Socioecological Influences on Community Involvement in HIV Vaccine Research
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Objective This study investigated socioecological factors influencing HIV vaccine research participation among communities living in geographic areas with high HIV prevalence and high poverty rates. Methods We surveyed a sample of 453 adults ≤18 years from areas of high poverty and high HIV prevalence in metro Atlanta and differentiated the effects of individual-, social/organizational-, and community-level characteristics on participation in HIV vaccine research via multilevel modeling techniques that incorporated questionnaire, program, and census data. Results Models that adjusted for both individual-level covariates (such as race, gender, attitudes, and beliefs concerning HIV research), social/organizational- and community-level factors such as local HIV prevalence rates, revealed that the extent of HIV prevention-related programs and services in census tracts contributed to individuals’ likelihood of participation in an HIV vaccine study. Additionally, neighborhood-based organizations offering HIV medical and treatment programs, support groups, and services (e.g., food, shelter, and clothing) encourage greater HIV vaccine research participation. Conclusions The findings support the hypothesis that community-level factors facilitate participation in HIV vaccine research independent of both individual- and social/organizational-level factors.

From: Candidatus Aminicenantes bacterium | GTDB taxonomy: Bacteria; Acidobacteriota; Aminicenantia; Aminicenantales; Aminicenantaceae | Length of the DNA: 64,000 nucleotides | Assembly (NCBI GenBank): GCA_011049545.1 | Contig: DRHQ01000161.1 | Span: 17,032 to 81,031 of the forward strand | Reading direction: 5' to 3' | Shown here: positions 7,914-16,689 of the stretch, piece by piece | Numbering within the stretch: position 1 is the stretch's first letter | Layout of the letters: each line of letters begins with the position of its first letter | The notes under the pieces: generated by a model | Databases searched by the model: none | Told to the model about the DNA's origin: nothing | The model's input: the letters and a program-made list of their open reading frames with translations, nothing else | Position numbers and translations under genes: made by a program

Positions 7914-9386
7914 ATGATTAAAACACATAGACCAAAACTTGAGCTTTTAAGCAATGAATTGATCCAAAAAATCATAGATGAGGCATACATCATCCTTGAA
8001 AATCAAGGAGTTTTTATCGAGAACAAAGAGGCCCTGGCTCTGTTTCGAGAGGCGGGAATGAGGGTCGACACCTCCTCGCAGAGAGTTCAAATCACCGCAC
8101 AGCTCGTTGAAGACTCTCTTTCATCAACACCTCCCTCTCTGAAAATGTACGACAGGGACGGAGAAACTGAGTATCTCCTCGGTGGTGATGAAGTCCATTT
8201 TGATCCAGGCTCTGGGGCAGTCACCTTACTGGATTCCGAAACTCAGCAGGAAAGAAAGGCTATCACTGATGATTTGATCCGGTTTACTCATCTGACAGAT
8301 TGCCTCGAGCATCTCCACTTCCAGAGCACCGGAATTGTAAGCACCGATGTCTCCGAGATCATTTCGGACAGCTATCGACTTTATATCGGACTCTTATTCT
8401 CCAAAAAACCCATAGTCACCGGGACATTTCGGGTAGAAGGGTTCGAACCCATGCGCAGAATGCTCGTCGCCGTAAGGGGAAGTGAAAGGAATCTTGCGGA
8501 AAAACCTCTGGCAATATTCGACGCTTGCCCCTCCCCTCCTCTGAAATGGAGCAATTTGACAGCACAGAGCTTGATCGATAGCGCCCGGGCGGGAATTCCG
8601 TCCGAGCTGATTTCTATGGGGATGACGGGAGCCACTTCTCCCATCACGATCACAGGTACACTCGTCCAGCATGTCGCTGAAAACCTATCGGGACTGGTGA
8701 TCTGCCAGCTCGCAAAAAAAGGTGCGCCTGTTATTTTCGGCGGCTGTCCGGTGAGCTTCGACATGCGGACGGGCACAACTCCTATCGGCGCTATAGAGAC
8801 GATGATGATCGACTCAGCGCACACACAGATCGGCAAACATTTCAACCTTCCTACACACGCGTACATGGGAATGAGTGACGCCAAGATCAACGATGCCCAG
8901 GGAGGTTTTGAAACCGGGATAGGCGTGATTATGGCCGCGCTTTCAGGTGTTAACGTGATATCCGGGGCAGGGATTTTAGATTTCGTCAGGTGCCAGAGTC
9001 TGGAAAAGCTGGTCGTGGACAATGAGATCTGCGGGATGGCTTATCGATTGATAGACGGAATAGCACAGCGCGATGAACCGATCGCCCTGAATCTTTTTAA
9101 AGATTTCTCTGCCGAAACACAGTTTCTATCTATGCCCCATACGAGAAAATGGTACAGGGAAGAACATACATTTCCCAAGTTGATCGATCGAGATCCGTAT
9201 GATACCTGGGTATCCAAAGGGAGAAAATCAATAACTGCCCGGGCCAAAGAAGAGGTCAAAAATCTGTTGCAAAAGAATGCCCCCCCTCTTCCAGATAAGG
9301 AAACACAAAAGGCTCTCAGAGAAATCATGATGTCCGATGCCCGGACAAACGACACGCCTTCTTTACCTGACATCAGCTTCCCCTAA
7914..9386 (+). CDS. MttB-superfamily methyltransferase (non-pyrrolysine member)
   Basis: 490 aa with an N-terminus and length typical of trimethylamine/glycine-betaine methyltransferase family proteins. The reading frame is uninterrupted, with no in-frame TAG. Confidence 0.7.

HIV/AIDS; HIV vaccine; Socioecological model; Community engagement; Willingness to participate; Recruitment
Immunology and Infectious Disease | Virology
Frew, P. M.,
del Rio, C.
Socioecological Influences on Community Involvement in HIV Vaccine Research.